Theories on the origins of war are often based on the premise that the rational actor is in pursuit of material satisfaction, such as the quest for power or for wealth. These perspectives disregard the need for homo symbolicus – the preservation of a positive self-image for both emotional and instrumental reasons.
A good reputation ensures authority and material resources. Non-recognition can be as much as an explanation of war as that of other explicative 'variables'.
Two empirical studies examining the role of non-recognition in great power conflicts and in international crises will demonstrate the value of this symbolic approach.
'Thomas Lindemann's book explores a central characteristic of contemporary warfare that military strategists and geopoliticians try to minimise because it does not fit with their premises: struggles for recognition may be more important than terrestrial conquest and losing the war, if winning recognition and respect is central in many combats. In a very detailed and subtle analysis, the author succeeds brilliantly in convincing his readers that any scholar interested in war studies needs to recognise the role of the struggle for recognition as well as understanding the meaning of symbolic power.'
Didier Bigo, King's College London & Sciences Po Paris
'Lindemann demonstrates persuasively that the drive for self-esteem is a principal cause of international conflict and war and is not infrequently pursued at the expense of security and material interests. Recognition, other forms of inclusion and positive valuation, can accordingly function as a powerful tool of conflict prevention and management. Theoretically and empirically rich, this book has something important to say to academics and policy makers.'
Richard Ned Lebow, London School of Economics and Political Science
'An excellent book on the neglected topic of recognition in international relations. This solid and historically rich analysis of international violence from an identity-based perspective synthesises work from political science, sociology, and philosophy in French, German, and English in a novel perspective.'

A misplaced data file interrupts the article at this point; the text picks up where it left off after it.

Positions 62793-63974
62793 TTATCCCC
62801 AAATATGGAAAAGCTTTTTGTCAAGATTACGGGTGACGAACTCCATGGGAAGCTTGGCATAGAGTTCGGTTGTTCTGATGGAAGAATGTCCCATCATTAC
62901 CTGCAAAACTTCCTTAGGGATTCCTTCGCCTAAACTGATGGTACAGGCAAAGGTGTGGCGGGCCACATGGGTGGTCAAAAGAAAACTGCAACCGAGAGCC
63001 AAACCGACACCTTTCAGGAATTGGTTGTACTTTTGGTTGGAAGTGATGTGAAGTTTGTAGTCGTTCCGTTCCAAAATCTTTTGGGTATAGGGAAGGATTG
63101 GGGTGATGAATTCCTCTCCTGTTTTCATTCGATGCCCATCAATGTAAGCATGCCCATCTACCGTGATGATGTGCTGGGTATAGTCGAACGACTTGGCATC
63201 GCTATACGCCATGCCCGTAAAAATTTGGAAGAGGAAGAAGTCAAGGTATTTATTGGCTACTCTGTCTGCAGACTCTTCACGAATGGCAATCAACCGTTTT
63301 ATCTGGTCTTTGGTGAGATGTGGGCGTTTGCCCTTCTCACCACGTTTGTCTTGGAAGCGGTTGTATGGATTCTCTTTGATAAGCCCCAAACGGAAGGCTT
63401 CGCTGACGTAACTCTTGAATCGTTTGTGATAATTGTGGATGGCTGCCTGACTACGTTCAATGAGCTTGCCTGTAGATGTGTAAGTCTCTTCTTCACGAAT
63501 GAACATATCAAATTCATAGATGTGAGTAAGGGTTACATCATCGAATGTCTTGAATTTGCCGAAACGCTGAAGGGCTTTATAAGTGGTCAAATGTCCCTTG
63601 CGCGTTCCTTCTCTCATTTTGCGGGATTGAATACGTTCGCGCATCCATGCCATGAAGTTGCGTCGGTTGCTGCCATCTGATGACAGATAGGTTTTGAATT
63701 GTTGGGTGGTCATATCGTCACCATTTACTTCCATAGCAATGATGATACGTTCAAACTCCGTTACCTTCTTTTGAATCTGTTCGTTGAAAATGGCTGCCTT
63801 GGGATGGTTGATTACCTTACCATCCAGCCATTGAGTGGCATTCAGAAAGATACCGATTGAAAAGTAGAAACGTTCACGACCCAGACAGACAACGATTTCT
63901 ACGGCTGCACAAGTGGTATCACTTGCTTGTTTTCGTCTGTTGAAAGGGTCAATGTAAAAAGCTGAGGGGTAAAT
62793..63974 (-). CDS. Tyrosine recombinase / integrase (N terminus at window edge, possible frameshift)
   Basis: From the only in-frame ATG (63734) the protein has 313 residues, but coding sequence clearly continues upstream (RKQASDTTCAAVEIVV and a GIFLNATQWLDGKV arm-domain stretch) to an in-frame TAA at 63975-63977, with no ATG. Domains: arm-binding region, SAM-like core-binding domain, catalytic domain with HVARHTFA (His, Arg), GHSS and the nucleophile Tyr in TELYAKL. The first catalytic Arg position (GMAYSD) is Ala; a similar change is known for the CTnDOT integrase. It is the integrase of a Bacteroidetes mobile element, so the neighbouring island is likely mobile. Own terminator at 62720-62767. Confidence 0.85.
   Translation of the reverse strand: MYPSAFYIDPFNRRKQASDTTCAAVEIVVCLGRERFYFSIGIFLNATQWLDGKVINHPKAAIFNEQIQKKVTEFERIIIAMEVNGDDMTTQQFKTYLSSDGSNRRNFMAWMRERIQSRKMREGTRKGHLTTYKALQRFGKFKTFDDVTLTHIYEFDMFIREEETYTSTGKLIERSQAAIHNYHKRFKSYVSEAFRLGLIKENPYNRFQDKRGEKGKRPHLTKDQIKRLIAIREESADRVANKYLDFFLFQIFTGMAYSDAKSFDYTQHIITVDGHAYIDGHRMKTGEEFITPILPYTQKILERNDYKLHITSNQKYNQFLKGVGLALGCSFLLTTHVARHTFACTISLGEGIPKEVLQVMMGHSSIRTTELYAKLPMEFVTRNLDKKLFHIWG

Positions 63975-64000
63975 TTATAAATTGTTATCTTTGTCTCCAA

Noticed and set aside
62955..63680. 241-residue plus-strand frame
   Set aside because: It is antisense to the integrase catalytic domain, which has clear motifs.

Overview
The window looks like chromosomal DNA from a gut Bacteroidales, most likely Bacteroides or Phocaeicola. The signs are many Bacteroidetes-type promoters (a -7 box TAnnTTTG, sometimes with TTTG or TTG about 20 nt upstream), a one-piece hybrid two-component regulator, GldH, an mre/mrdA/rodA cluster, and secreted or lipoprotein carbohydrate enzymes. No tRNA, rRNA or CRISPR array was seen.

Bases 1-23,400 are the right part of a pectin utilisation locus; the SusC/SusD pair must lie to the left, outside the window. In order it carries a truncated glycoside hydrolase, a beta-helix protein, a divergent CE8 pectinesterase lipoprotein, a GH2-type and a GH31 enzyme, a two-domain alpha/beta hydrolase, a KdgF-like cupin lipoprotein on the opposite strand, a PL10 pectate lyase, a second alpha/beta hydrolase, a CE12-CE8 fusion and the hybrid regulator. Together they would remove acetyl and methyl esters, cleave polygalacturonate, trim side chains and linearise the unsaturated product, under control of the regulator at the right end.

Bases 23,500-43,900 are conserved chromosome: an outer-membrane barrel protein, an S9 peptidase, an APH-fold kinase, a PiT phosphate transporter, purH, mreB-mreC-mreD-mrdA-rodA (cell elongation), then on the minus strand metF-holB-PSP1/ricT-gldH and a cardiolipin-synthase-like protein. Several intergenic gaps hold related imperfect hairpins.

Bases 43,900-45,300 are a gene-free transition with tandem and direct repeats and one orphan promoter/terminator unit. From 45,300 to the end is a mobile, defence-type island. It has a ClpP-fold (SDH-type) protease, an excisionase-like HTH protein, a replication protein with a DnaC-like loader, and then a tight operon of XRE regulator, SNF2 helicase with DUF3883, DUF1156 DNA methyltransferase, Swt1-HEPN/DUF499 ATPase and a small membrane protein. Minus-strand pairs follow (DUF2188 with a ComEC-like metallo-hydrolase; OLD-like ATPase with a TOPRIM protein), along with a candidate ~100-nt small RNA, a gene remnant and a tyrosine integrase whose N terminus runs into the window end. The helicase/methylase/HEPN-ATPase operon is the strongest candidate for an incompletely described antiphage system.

Pierre Allan, University of Geneva
'Wilhelmian Germany yearned for recognition as a Great Power. The Soviet Union sought political recognition by the United States. China aspires to global recognition. Placed in the context of history, symbolic recognition takes on full meaning at the peace treaties following major war. This excellent book explains how the problems of recognition impact world politics, and why.'
Charles Doran, Johns Hopkins University (SAIS)
Review by Tom Hashimoto in the journal European Security, 21:4, published online 3 September 2012
'The causal mechanism of war has long been the centre of attention in many scholarly
fields both in positive and normative analysis. Indeed, if the cause of war is clearly
identified and if the world wants peace, it is theoretically possible to avoid wars by
removing the cause. In this sense, Lindemann is modest of entitling the book in the
plural form – Causes of War. He admits partial explanatory capacity in traditional
understandings of war: eagerness in power and material. Yet, as the subtitle of the
book indicates, he further integrates constructivist understanding of ‘(non) recognition’
as a public motivation to launch armed conflicts.
Throughout the book, Lindemann illustrates and defends his four hypotheses